In Celeste’s situation, she was married to her best friend Jesse (played by Andy Samberg), and when the movie starts, the couple are separated and getting a divorce — yet still hang out all the time together. Unlike traditional romantic comedies, or even romantic dramedies, this one is about learning to let go of romantic fantasies about happily ever after. “I think part of being an adult is leaving the fairytale behind,” Jones said. “I think rom-coms have reflected that over the ages. We kind of got stuck in a box in the ’90s and ‘2000s, but we’re coming out of it again. We’re telling new stories. Judd Apatow is telling romantic stories from the slacker guy’s point of view. And now we have slacker girls, and all these indie comedies like ‘(500) Days of Summer’ where it’s about loving somebody and changing their life because you love them instead.”

Two other post rom-coms this summer, “Lola Versus” and “Take This Waltz,” also explored the similar terrain of complex women trying to find themselves after the breakup, with varying results. “It’s weird,” Jones said. “How does something end up in the zeitgeist? It’s a perfect storm of the people who do it and the people who want it. I hope it’s not just a passing trend, because women have been complex and interesting and dynamic and smart forever, and they will continue to be.”



Reminders that the ’90s were a thing

"The Place We Live" is available for a Jessie Spano-level binge on Comedy Crib.

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GIFs via Giphy

Unless you stopped paying attention to the world at large in 1989, you are of course aware that the ’90s are having their pop cultural second coming. Nobody is more acutely aware of this than Dara Katz and Betsy Kenney, two comedians who met doing improv comedy and have just made their Comedy Crib debut with the hilarious ’90s TV throwback series, The Place We Live.

IFC: How would you describe “The Place We Live” to a fancy network executive you just met in an elevator?

Dara: It’s everything you loved–or loved to hate—from Melrose Place and 90210 but condensed to five minutes, funny (on purpose) and totally absurd.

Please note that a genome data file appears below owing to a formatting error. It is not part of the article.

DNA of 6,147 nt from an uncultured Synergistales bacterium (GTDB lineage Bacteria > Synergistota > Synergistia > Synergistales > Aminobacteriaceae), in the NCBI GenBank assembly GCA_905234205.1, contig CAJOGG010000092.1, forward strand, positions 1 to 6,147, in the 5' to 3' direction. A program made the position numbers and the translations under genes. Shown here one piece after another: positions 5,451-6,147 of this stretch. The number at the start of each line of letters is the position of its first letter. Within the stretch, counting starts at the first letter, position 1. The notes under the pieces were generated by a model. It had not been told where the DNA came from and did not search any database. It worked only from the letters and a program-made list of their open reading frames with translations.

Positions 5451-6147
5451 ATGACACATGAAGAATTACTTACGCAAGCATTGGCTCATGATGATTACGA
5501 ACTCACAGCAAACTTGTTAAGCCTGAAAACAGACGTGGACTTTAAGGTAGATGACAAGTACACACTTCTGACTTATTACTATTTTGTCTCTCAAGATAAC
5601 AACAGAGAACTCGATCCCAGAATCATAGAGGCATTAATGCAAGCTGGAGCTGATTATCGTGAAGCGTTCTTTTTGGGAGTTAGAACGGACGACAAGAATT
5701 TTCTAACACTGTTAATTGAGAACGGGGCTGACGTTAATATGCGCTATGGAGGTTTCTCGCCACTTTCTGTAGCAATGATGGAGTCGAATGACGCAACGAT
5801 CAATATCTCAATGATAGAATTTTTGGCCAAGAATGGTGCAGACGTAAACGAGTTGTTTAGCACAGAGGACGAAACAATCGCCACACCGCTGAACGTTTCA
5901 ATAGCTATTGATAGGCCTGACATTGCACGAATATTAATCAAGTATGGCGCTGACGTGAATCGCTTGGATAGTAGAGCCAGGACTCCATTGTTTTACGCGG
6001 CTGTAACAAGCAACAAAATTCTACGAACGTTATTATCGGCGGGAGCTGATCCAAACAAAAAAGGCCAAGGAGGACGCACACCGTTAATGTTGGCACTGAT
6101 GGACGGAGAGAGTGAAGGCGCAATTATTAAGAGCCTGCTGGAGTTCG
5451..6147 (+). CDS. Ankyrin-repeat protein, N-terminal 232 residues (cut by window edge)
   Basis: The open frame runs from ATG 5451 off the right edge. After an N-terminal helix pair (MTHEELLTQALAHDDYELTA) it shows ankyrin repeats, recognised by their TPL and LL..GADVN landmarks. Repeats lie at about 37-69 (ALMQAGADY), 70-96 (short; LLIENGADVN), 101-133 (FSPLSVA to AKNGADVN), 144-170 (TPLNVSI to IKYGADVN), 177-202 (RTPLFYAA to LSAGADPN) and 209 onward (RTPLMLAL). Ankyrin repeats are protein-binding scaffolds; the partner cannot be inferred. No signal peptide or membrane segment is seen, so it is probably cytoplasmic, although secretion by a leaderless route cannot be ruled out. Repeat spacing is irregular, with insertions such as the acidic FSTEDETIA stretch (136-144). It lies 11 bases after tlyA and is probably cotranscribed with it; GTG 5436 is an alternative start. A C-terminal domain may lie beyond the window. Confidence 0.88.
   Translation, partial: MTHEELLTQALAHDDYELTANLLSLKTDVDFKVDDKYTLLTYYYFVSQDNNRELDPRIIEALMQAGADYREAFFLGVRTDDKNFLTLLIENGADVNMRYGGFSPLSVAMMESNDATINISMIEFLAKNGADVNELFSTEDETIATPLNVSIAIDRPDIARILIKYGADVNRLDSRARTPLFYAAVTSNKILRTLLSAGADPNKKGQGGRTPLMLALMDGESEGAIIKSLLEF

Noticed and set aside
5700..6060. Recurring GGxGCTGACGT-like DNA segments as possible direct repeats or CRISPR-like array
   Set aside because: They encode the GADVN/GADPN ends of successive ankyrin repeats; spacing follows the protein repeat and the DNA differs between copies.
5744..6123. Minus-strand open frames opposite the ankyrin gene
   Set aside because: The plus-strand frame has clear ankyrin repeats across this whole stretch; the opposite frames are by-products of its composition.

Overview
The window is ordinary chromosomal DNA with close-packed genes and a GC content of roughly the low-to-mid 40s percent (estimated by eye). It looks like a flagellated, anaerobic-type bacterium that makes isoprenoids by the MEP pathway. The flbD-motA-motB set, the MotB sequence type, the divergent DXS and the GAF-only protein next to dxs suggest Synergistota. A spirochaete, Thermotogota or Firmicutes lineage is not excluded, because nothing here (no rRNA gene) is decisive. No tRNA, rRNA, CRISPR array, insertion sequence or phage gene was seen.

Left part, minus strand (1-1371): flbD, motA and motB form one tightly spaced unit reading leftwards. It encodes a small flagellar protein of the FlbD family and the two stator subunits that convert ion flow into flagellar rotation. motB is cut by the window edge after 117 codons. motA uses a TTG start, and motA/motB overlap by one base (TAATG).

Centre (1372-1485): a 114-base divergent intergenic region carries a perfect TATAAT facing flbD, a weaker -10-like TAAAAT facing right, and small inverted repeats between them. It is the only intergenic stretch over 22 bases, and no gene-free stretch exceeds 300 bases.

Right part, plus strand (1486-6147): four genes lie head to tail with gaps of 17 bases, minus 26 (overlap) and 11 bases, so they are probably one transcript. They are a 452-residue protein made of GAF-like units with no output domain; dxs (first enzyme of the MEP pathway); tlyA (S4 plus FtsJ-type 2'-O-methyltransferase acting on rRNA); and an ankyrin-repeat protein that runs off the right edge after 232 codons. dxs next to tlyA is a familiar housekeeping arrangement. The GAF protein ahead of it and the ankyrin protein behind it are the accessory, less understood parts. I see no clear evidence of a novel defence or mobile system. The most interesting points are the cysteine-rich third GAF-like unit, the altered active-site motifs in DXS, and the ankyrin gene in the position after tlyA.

IFC: How would you describe “The Place We Live” to a drunk friend of a friend you met in a bar?

Betsy: “Hey Todd, why don’t you have a sip of water. Also, I think you’ll love The Place We Live because everyone has issues…just like you, Todd.”


IFC: When you were living through the ’90s, did you think it was television’s golden age or the pop culture apocalypse?

Betsy: I wasn’t sure I knew what it was, I just knew I loved it!

Dara: Same. Was just happy that my parents let me watch. But looking back, the ’90s honored The Teen. And for that, it’s the golden age of pop culture. 

IFC: Which ’90s shows did you mine for the series, and why?

Betsy: Melrose and 90210 for the most part. If you watch an episode of either of those shows you’ll see they’re a comedic gold mine. In one single episode, they cover serious crimes, drug problems, sex and working in a law firm and/or gallery, all while being young, hot and skinny.

Dara: And almost any series we were watching in the ’90s, Full House, Saved By the Bell, My So Called Life has very similar themes, archetypes and really stupid-intense drama. We took from a lot of places. 


IFC: How would you describe each of the show’s characters in terms of their ’90s TV stereotype?

Dara: Autumn (Sunita Mani) is the femme fatale. Robin (Dara Katz) is the book worm (because she wears glasses). Candace (Betsy Kenney) is Corey’s twin and gives great advice and has really great hair. Corey (Casey Jost) is the boy next door/popular guy. Candace and Corey’s parents decided to live in a car so the gang can live in their house. 
Lee (Jonathan Braylock) is the jock.

IFC: Why do you think the world is ready for this series?

Dara: Because everyone’s feeling major ’90s nostalgia right now, and this is that, on steroids while also being a totally new, silly thing.

Delight in the whole season of The Place We Live right now on IFC’s Comedy Crib. It’ll take you back in all the right ways.


New Nasty

Whips, Chains and Hand Sanitizer

Turn On The Full Season Of Neurotica At IFC's Comedy Crib